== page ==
Exercise Fatigue: Are You Tired of It or Are You Tired?

Exercise Fatigue

Fatigue is a common complaint and discovering the source of it can help you take steps to regain your energy. In my book, Second Chance at Health I outline diet and exercise steps that can help eliminate fatigue by improving your health.

Are you are on one of my recommended mid-life wellness plans? My plans include a proper calorie count to meet your goals plus a movement plan that you enjoy, but find that you are now facing fatigue? This can be frustrating!

Fatigue from exercise is issue that has to be addressed. One of my mottos is that energy begets energy (certainly not an original thought- but it is true) and I certainly have experienced it.

Is it Fatigue or Boredom?

Exercise fatigue may occur because, well, you are tired of it. If you have become bored or unimpressed with your chosen movement plan, it’s time to make a change. Go back through my decision trees or look back in your life and remember what you loved to do as a child, teen or young adult.

My personal experience with exercise fatigue has resulted in trying and enjoying many different forms of movement. Running or jogging has always been one of my mainstays for my aerobic activity. However, at different times I have found that gym work outs with machines, weights at home, calisthenics, yoga and barre classes just to name a few,  have worked themselves into my movement plan over the years.

The proper amount of movement incorporated into your life should breed energy, focus, absence of colds, and a general sense of well-being. If you notice that you have become more susceptible to viral colds, and are just dragging around and unable to do what you want to do during the day, then too much exercise could be the culprit.

Are you over doing it?

Just like over eating, over exercising can result in detrimental effects on the body. It can weaken the immune system, hence the increased susceptibility to colds. Tt can cause persistent joint and muscle pain which could put you at risk for an injury.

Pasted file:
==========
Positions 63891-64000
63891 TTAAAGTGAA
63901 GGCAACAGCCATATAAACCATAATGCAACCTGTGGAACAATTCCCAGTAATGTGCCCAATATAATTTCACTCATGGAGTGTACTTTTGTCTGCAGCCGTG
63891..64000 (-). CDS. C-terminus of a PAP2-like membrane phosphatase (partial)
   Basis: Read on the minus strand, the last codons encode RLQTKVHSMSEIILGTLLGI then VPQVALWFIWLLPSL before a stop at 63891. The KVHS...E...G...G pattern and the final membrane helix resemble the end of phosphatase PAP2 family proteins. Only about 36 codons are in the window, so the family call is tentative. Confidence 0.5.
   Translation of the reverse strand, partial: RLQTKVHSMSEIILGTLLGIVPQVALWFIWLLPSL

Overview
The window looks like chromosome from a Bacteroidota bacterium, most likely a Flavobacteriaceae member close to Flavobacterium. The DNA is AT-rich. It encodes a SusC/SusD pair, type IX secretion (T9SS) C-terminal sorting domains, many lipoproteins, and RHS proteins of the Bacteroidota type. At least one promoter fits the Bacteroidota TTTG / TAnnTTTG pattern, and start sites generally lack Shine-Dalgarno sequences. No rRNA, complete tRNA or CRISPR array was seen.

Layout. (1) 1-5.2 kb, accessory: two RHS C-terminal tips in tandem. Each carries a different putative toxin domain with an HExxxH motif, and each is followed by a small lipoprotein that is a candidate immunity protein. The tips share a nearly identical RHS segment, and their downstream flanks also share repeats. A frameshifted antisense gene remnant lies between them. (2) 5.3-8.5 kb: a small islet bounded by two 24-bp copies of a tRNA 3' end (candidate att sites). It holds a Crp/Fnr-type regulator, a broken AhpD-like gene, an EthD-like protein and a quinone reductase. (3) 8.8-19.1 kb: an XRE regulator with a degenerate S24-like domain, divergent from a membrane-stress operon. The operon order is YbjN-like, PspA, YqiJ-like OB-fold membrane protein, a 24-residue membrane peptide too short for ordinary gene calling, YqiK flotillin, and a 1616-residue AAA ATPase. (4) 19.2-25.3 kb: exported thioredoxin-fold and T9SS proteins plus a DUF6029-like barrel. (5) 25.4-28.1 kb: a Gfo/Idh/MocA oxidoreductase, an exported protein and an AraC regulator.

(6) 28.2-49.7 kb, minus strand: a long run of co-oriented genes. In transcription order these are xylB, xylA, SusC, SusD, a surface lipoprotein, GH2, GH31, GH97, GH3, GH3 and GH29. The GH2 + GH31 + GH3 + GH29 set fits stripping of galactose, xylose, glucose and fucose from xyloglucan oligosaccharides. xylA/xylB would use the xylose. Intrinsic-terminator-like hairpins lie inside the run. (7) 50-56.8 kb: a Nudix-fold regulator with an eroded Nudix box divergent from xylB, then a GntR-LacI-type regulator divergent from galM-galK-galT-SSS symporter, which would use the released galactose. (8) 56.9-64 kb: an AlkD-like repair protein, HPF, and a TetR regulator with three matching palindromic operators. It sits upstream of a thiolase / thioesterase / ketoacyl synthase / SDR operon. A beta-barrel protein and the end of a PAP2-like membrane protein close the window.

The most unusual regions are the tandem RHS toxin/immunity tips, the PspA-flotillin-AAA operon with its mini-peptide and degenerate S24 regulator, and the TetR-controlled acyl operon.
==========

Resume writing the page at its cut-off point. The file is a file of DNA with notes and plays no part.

Balance and moderation is the key. Aiming for 150 minutes of moderate exercise a week, or 30 minutes most days is enough for mid-life health.

Is it a Physical Symptom?

Another form of exercise fatigue is when you are actually doing what you love, but you feel a slump and can’t quite get there or complete it with the intensity that you want to. From my experience it could be that you are coming into the exercise time with normal blood sugar, and your exercise is causing a reduction in blood sugar and you are feeling the effects of the lower blood sugar.


How to Simply Combat Exercise Fatigue

To combat this experience of fatigue during a workout, use ½ a small apple or about 15 grams of carbohydrates about 30 minutes before your planned exercise. This will provide additional carbohydrates to your body when you need them!

An alternative is to consume 100 calories of a protein shake, which is about 20 grams of protein about 30 minutes before your work out. This will also provide energy for your muscles when you need them and allow you to complete your exercises without the fatigue.

Typically my advice is that 30 minutes of moderate activity is adequate most days of the week. I recommend HIIT 2 times a week and NEAT every day of the week.

Having an open mind and an evergreen mindset towards your health will prevent you from jumping ship when things get boring. There is not a BEST diet or exercise plan, the BEST one is the one that you will DO.

Happy exercising!

In my ebook, Second Chance at Health-Learn to Love Active Living and Clean Eating, I can help guide you to the eating plans, and movement plans that will benefit you.

Please go to my website Nursechrisp to order or buy it now book!


Please like, comment and share with anyone that you think would benefit from this information!


  1. MJ says:

    I find that being organized and having my gear clean, by the door and ready to go is key. Just like meal prep I have my gear bag prepped. Some days it takes all my mental energy to put my gear and shoes on and go out the door. There has never been a day I’ve regretted the workout but every day I make excuses to not do it, I regret.

Leave a Reply

This site uses Akismet to reduce spam. Learn how your comment data is processed.

%d bloggers like this: